“Confronting the FTAA: Thousands of people from across the Americas converged April 20th to 22nd, 2001 to protest the Summit of the Americas in Québec City. Demonstrations, direct actions, and acts of creative resistance confronted the closed-door negotiations on the Free Trade Area of the Americas (FTAA) Agreement, hemispheric trade legislation that many dubbed “NAFTA on steroids.” The resistance in the streets on those early Spring days occurred as part of a continuum of anti-colonial resistance, over many generations, that located the FTAA within a historical trajectory of conquest, resource extraction, and colonial exploitation under the seemingly benign veneer of “free trade.” People tore down sections of the security fencing surrounding the summit, despite thousands of heavily armed police who targeted them with rubber bullets and submerged the city in clouds of tear gas. This grassroots convergence protest was a critical step in mobilizing popular resistance to the FTAA across the hemisphere, leading to the defeat of the agreement in 2005, before it was ever ratified.”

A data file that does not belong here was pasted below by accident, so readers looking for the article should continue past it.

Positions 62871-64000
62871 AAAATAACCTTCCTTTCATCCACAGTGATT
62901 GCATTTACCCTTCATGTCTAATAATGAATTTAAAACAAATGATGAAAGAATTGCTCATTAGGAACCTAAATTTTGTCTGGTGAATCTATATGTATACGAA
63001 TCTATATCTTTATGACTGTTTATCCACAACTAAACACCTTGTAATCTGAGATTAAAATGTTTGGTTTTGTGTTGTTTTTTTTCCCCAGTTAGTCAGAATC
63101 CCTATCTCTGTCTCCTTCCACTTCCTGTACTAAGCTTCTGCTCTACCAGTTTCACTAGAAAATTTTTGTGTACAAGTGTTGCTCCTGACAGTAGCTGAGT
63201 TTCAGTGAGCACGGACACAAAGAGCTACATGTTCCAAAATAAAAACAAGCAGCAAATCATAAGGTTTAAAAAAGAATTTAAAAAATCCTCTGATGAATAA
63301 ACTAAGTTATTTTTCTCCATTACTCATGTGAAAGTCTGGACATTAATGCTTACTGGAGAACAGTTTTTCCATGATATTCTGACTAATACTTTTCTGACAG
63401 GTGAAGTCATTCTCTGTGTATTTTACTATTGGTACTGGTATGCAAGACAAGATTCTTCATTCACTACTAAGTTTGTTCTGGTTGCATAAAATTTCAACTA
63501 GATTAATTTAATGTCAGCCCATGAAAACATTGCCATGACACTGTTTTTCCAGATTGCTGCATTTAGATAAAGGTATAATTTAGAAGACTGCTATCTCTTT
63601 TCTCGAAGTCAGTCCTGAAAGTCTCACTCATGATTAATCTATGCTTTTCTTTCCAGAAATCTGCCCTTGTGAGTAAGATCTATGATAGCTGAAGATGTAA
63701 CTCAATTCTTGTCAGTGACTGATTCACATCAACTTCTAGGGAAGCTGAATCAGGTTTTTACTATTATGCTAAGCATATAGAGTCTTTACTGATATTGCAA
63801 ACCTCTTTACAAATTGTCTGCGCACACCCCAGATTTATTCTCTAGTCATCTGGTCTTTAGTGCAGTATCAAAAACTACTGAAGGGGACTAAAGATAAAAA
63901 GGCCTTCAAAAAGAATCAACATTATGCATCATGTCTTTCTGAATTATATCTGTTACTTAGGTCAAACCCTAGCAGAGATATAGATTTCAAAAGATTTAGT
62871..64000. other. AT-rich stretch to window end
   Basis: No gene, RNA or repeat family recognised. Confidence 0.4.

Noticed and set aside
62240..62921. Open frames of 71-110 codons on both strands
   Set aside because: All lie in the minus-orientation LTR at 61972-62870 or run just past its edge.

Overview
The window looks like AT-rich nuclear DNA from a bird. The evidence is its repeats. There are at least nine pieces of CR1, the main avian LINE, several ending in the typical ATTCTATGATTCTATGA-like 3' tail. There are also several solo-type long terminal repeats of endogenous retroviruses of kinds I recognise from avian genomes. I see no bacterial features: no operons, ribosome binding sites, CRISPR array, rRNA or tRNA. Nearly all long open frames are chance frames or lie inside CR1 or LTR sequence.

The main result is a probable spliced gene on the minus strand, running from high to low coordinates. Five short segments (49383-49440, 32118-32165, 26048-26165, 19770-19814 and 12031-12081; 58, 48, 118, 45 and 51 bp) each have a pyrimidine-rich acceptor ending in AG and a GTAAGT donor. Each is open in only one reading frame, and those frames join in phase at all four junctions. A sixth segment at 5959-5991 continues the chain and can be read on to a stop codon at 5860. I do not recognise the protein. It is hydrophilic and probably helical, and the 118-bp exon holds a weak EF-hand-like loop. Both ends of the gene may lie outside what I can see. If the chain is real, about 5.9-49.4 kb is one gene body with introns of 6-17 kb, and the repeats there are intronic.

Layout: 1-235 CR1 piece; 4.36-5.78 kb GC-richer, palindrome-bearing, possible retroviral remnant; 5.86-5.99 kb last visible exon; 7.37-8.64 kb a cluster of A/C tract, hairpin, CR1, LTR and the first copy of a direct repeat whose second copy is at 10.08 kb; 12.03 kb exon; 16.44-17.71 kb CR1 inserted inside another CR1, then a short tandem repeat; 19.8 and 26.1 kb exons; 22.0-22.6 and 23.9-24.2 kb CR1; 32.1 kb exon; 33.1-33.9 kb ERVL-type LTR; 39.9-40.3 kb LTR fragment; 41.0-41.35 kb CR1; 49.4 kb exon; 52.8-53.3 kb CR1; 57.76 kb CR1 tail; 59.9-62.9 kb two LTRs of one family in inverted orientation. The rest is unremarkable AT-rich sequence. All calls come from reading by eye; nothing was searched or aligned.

Printed at the worker-owned Stumptown Printers, Portland, OR.
This is #114 in the Celebrate People’s History Poster Series.